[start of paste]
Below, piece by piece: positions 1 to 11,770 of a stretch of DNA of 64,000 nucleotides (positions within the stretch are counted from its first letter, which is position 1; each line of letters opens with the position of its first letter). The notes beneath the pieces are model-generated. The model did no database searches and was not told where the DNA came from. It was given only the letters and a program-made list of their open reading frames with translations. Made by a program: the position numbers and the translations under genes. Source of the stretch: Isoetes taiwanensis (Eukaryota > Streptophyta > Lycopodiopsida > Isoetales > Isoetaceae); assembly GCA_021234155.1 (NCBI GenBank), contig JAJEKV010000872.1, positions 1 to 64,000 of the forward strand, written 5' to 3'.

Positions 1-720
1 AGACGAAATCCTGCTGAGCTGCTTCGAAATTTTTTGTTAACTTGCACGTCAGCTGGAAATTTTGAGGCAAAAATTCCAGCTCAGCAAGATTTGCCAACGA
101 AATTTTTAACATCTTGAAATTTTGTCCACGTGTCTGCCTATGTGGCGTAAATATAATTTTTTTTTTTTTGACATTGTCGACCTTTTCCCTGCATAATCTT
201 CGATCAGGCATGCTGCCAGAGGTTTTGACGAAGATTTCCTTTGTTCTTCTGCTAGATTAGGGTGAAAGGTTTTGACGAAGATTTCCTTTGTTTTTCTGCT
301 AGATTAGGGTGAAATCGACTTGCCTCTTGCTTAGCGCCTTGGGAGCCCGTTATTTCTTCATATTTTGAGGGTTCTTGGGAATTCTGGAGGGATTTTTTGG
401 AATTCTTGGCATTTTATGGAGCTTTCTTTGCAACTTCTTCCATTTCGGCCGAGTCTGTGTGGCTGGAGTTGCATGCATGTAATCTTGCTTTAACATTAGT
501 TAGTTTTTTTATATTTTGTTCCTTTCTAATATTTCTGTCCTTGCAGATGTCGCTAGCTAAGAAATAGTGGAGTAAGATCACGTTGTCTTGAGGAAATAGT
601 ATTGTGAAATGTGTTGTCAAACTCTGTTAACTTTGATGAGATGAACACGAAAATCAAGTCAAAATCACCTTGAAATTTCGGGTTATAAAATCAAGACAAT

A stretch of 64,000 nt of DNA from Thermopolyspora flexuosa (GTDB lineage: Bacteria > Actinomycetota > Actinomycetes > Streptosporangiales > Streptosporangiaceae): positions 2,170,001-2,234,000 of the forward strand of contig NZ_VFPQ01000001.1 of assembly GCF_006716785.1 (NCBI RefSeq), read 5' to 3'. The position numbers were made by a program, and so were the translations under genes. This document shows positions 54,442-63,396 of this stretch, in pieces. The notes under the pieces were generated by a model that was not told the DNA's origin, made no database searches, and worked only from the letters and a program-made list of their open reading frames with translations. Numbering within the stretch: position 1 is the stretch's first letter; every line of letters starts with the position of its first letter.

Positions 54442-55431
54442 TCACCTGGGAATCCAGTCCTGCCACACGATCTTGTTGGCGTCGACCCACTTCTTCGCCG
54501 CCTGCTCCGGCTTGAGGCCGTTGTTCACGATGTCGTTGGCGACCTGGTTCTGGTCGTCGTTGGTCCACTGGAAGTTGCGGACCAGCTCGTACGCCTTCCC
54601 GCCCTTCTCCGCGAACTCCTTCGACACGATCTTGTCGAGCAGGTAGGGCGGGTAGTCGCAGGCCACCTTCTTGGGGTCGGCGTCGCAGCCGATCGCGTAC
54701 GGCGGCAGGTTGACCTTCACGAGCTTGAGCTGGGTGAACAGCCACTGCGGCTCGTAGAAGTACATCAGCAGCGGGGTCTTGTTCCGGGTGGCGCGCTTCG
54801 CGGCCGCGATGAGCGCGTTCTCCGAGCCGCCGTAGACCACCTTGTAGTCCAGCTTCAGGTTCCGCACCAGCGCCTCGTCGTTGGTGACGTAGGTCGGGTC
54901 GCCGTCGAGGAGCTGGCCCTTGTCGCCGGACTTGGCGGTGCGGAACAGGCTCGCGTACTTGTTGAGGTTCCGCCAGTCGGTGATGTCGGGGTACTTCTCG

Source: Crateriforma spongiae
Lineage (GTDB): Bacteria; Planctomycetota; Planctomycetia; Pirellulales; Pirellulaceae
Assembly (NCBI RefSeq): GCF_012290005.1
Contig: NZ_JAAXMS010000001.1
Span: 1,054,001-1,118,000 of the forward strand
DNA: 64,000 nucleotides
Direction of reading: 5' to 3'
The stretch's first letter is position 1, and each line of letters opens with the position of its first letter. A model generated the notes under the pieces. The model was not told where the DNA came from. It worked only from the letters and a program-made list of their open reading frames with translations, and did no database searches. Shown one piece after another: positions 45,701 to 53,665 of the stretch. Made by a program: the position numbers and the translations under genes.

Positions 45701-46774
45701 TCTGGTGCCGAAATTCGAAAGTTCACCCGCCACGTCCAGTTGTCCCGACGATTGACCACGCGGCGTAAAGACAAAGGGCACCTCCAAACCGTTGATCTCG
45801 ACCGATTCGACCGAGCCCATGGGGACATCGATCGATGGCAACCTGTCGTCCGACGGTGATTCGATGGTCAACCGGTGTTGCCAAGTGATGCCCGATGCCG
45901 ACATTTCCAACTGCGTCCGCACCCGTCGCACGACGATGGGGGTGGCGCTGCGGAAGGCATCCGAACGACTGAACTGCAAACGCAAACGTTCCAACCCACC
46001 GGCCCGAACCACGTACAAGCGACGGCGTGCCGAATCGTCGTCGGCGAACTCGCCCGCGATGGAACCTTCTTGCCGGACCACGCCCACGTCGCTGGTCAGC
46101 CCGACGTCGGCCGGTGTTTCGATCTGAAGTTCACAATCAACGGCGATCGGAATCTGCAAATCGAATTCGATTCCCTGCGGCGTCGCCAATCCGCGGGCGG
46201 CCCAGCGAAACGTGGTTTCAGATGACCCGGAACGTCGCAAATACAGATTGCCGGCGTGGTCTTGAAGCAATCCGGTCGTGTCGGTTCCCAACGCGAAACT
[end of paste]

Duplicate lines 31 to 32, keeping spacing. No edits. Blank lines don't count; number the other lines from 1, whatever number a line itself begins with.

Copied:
46101 CCGACGTCGGCCGGTGTTTCGATCTGAAGTTCACAATCAACGGCGATCGGAATCTGCAAATCGAATTCGATTCCCTGCGGCGTCGCCAATCCGCGGGCGG
46201 CCCAGCGAAACGTGGTTTCAGATGACCCGGAACGTCGCAAATACAGATTGCCGGCGTGGTCTTGAAGCAATCCGGTCGTGTCGGTTCCCAACGCGAAACT